Robert Grimmett has been a successful businessman since before he could get into a PG-13 movie. At 12, he began offering graphic design services and selling office supplies in his hometown of Ravenswood, West Virginia. By the time he was 16, his business opened its first retail store, and Grimmett hired his parents to run it. Eventually he sold that store to his parents and headed off to the Art Institute of Chicago.
Now, Grimmett has a pop-up boutique, Robert Mason Co., inside Sugardaddy’s on Gay Street that offers thousands of office, school and art supplies, stationary, copy and custom print services, vintage-inspired accessories and home goods designed by Grimmett himself — all within a 208-square-foot space. And Grimmett isn’t done yet. He plans to open a larger store in the next year near CCAD.
I started [Robert Mason Co.] 20 years ago when I was 12. I started selling design skills out of my parents’ basement. I was just doing things like picking up mayoral campaigns and doing flyers. I started to think, “What would you also need if you were coming to pick up print services?” It was office supplies, just the basics.
When I was 14, the city found out and told my parents I didn’t have a [business] license, wasn’t paying taxes and I was in a residential area. The scariest thing I’ve ever had to do — still to this day — was to pitch the business in front of city council. They rezoned my street and issued a business license. I still have that license and keep it as my inspiration. That only lit the fire under my butt to take it even further.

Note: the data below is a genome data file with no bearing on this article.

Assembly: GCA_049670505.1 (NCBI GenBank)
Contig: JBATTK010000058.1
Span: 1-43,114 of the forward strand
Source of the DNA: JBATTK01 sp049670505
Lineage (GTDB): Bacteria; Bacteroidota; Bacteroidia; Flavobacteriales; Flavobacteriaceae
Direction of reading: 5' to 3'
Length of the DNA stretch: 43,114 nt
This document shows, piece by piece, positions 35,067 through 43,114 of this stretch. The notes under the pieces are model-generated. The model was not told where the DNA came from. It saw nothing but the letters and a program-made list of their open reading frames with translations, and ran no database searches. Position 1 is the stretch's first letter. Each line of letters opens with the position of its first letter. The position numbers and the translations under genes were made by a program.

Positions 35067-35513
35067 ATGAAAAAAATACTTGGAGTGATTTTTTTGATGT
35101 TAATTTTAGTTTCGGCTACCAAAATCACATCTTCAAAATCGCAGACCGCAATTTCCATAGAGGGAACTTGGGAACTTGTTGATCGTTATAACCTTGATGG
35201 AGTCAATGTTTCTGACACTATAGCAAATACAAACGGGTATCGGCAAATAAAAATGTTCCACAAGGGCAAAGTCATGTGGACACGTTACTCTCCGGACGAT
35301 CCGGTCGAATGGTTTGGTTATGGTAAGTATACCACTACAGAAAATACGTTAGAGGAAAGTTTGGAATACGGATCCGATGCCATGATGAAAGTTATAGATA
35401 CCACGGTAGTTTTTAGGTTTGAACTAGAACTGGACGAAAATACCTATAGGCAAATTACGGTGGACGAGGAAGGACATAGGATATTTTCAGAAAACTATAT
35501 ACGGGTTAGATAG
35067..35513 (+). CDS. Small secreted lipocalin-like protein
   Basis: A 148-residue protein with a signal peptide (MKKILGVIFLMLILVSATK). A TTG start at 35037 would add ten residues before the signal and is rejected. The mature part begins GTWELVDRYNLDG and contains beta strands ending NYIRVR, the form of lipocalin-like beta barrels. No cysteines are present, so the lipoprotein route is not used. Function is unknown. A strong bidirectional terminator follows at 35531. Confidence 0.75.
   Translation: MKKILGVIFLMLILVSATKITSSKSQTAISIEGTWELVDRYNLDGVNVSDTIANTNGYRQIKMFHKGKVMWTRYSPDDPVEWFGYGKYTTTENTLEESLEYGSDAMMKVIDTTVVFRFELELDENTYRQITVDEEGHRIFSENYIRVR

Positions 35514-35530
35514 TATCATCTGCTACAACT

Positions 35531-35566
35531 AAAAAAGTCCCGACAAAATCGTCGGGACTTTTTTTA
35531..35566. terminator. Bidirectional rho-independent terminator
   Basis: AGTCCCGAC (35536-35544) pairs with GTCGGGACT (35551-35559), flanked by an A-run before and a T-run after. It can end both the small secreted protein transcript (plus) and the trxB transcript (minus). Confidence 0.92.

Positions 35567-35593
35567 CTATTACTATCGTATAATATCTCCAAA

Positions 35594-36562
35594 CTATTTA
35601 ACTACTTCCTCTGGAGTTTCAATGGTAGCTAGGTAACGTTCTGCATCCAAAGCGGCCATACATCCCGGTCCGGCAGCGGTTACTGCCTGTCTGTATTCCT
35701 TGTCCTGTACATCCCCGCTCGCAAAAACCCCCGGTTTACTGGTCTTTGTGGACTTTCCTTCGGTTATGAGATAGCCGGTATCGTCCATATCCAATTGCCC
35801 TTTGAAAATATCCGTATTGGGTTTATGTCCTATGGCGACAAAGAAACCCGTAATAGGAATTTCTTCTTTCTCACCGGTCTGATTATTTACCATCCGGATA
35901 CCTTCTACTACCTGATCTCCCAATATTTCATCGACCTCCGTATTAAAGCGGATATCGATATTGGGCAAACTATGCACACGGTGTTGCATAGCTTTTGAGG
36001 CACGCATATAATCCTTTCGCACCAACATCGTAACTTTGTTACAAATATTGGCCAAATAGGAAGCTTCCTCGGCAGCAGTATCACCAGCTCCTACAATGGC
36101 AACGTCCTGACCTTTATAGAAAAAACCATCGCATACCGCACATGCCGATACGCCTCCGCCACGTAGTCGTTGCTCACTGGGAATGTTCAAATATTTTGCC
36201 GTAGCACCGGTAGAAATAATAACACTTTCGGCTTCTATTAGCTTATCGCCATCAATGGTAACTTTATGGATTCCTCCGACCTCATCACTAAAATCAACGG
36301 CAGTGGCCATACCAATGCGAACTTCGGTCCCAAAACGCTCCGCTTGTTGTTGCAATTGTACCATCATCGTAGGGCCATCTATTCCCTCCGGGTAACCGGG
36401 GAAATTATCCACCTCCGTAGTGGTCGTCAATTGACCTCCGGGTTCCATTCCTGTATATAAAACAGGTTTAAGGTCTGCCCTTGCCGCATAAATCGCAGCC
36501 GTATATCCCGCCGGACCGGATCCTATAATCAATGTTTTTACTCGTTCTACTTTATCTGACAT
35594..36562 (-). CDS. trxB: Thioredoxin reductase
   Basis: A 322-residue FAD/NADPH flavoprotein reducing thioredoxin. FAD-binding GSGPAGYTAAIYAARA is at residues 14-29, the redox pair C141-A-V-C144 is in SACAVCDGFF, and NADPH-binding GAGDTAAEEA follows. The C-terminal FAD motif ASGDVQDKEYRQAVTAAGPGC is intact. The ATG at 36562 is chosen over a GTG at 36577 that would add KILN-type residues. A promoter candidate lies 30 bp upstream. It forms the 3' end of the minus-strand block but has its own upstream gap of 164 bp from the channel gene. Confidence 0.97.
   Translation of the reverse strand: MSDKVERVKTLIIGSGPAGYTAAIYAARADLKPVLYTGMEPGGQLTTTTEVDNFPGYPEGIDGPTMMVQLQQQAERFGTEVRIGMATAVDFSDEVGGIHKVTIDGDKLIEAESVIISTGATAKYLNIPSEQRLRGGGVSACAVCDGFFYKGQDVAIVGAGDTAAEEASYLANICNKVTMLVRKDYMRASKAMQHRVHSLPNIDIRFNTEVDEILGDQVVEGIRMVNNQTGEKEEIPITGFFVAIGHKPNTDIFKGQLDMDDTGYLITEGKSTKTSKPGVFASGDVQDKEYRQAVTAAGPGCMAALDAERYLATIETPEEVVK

There was a building in [Ravenswood] that … I asked if I could have a space in. Ironically, it’s happening again 20 years later. Sales exponentially grew out of that location to where I needed to find more space. By the time I was 16, I had a shop, and it’s still there today. When I was a junior in high school, we passed $100,000 annual sales so I ended up hiring my mom to assist in this venture. [Then] I hired my dad. My parents left their careers, and we became a family business.
My dream was to go to art school, and this business was there to fund that. It took until I was about 20 years old, but then my parents bought me out. They still own and run the West Virginia store. I never let control of the brand away because it’s my name. I always controlled all of the marketing and did that as a side thing.
When I moved to Chicago, I made it my goal to work for all of the retailers that would eventually be my competition to learn all their tips and tricks. So I worked for Abercrombie & Fitch, Bath & Body Works, Pizzeria Uno, Bombay & Co. for a number of years and Office Max corporate for two years. All the while, I knew the day was coming where I’d re-enter the business. I just needed to get everything under my belt.
The [pop-up] idea came through … thinking the brand needed to be present before we open the big store. I thought I could combat some of that “What’s Robert Mason? What is this store?” and get this open to let people experience the brand. That really turned into, “What is the bodega of Robert Mason? What is the cool offering? What could we test and play with?” That’s why I work open to close everyday — this is all a test. I’m learning from everyone’s comments, what people are buying and what should go in the big store.
[Robert Mason Co.] is a shopkeeper service from the past. It’s also that we won’t say no. We’re going to figure it out. Service is as equally important as quality.